In an interview with Greg Hurst at the Times, 24/08/13, HMC's incoming Chairman, and Master of Magdalen College School, Dr Tim Hands, argues that the awarding bodies are themselves to blame for exams in which it was harder to get an A* and dull courses at GCSE.
Plans for an inquiry by exams boards into the collapse in popularity of foreign languages at A level have been attacked by a leading headmaster.
Tim Hands, Master of Magdalen College School, in Oxford, said that the awarding bodies were themselves to blame for exams in which it was harder to get an A* and dull courses at GCSE.
The boards announced a six-month study after the numbers of teenagers studying A levels in French and German slumped by 10 and 11 per cent respectively.
However Dr Hands, the incoming chairman of the Headmasters’ and Headmistresses’ Conference, said that schools and university academics should be consulted first.
“The wrong people are conducting the inquiry. The problem is in the exam boards and can be sorted by them but, given they haven’t sorted it so far, they don’t seem to be the best people to progress it,” Dr Hands said.
“The problem is the nature of the menu that they offer and then, as it were, the price list: what you actually get back in the different subjects. The A*s offered in languages are smaller than in the majority of other subjects and then there is a great variation between the languages. Given that it is your grade that gets you into university, if those subjects are going to continue being not so useful in getting you in then you won’t do them.”
Ofqual, the exams regulator, has also highlighted concerns over the low numbers of A* grades in foreign-language A levels. It said that relatively few A* grades were awarded in comparison with subjects where candidates achieved higher numbers of As, and said that awards of A* and A grades varies sharply between years.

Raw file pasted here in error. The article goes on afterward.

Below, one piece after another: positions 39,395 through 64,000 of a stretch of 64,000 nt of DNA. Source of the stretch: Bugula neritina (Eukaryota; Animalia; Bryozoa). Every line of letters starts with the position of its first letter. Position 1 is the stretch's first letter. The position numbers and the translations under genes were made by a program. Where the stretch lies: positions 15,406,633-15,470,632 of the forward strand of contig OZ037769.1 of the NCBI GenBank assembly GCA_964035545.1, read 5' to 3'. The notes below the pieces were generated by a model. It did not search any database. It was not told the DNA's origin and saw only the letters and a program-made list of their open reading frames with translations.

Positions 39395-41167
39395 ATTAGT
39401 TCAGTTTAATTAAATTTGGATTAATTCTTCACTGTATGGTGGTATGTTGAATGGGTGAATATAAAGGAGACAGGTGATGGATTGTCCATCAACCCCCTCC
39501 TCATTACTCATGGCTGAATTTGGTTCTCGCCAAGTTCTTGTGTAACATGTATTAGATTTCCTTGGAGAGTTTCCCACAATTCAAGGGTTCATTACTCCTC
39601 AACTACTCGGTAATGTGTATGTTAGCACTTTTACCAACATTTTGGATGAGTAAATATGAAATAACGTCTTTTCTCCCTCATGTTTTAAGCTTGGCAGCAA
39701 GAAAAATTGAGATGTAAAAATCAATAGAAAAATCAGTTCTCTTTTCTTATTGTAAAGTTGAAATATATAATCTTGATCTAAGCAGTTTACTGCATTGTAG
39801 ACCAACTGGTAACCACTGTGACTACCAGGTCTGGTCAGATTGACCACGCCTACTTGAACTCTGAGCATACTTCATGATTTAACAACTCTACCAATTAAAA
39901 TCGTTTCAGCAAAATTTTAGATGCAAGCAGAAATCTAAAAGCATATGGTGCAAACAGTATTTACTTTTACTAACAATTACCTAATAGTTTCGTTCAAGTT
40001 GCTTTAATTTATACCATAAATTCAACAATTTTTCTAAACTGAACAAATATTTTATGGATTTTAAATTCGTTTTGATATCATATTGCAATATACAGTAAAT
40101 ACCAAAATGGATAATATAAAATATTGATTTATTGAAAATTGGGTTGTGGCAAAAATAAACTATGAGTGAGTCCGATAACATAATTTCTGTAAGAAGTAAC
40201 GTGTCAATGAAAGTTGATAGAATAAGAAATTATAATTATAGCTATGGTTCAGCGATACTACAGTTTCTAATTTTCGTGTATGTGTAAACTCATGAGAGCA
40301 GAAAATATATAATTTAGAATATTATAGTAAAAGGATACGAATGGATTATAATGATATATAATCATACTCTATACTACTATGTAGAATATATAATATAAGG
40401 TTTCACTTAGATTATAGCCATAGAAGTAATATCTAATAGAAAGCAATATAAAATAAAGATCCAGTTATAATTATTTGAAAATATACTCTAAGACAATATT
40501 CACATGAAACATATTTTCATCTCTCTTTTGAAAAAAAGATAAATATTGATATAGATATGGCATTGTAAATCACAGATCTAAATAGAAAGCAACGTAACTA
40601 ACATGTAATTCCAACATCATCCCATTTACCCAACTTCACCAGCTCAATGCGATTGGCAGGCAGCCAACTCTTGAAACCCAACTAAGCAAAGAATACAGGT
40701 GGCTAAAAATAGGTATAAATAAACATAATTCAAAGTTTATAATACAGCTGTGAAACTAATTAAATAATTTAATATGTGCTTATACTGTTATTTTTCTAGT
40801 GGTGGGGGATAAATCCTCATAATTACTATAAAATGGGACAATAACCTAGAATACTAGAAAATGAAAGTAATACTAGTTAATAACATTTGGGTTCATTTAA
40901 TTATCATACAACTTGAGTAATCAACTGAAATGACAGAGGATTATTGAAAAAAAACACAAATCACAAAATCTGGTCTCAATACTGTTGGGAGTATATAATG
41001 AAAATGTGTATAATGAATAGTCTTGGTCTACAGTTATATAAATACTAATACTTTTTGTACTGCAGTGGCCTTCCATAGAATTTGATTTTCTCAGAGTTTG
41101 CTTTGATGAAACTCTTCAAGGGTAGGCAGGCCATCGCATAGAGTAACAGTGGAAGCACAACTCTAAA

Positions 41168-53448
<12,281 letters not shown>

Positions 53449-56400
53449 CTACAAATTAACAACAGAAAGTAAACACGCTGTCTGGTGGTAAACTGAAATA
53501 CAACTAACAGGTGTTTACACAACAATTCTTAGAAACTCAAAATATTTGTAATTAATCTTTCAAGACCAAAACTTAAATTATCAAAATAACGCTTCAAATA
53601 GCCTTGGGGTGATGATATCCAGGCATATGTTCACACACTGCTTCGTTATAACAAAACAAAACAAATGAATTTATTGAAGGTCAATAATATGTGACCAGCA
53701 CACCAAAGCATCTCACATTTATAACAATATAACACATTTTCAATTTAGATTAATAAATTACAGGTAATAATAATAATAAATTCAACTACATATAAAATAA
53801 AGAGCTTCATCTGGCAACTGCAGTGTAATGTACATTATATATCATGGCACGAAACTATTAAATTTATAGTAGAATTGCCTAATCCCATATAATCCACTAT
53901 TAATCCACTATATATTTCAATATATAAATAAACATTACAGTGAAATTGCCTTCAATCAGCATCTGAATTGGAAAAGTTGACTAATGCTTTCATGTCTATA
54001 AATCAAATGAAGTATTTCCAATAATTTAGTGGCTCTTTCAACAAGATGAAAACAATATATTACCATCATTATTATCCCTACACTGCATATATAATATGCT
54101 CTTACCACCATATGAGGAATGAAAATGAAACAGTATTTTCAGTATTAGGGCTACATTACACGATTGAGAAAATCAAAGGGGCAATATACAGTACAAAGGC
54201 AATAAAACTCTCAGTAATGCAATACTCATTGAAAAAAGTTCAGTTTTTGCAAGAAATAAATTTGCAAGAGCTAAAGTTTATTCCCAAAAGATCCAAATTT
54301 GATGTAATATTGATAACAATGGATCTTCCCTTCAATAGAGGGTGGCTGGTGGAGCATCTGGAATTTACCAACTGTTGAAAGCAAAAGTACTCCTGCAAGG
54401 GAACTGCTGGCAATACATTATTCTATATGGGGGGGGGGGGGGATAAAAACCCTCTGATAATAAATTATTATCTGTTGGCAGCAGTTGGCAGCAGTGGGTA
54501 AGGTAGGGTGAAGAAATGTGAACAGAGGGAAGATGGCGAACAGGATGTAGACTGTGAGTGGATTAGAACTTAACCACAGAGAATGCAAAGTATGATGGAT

This year 7.6 per cent of candidates were awarded A*s in all A-level subjects and 18.7 per cent were awarded As.
In French only 6.5 per cent achieved A*s, although 32 per cent achieved As. In German 8.2 per cent were awarded A*s while 33.2 per cent were given A grades. Only 4,242 A-level candidates sat German and 11,272 took French.
This week’s GCSE results showed a dramatic rise in the number of 16-year-olds studying French, Spanish and, to a lesser extent, German, which ministers hope will feed through to more A-level entries in two years’ time.
A spokesman for the German Embassy in London said: “We are really happy about numbers coming through at GCSE. We hope in two years’ time that will show across and go through to A level.”
However Dr Hands said that GCSE courses were too dull and deterred teenagers from studying languages. GCSEs use a topic-based approach that makes teenagers learn how to discuss their pets, name kitchen utensils, order an ice cream, book a youth hostel or buy train tickets, which many pupils find boring, he said.
Plans for redesigned GCSEs in modern languages have been delayed for a year and will not be introduced until 2016, a year after the first batch of reformed GCSEs.
Linguists say that years of decline has hit the study of languages at universities. The University of Salford is to close almost all its language courses and other universities are scaling back some degree programmes. They also predict a future shortage of translators, interpreters and language teachers.
Jurga Zilinskiene, from the Association of Translation Companies, said: “The increase in numbers studying languages at GCSE is obviously to be welcomed. However, there is a huge gap between GCSE and A level when it comes to the depth of the syllabus.
“This means that many going on to A level drop languages after year one simply from the shock of how much harder it is.”
By Greg Hurst, The Times. Click here to read the article © The Times.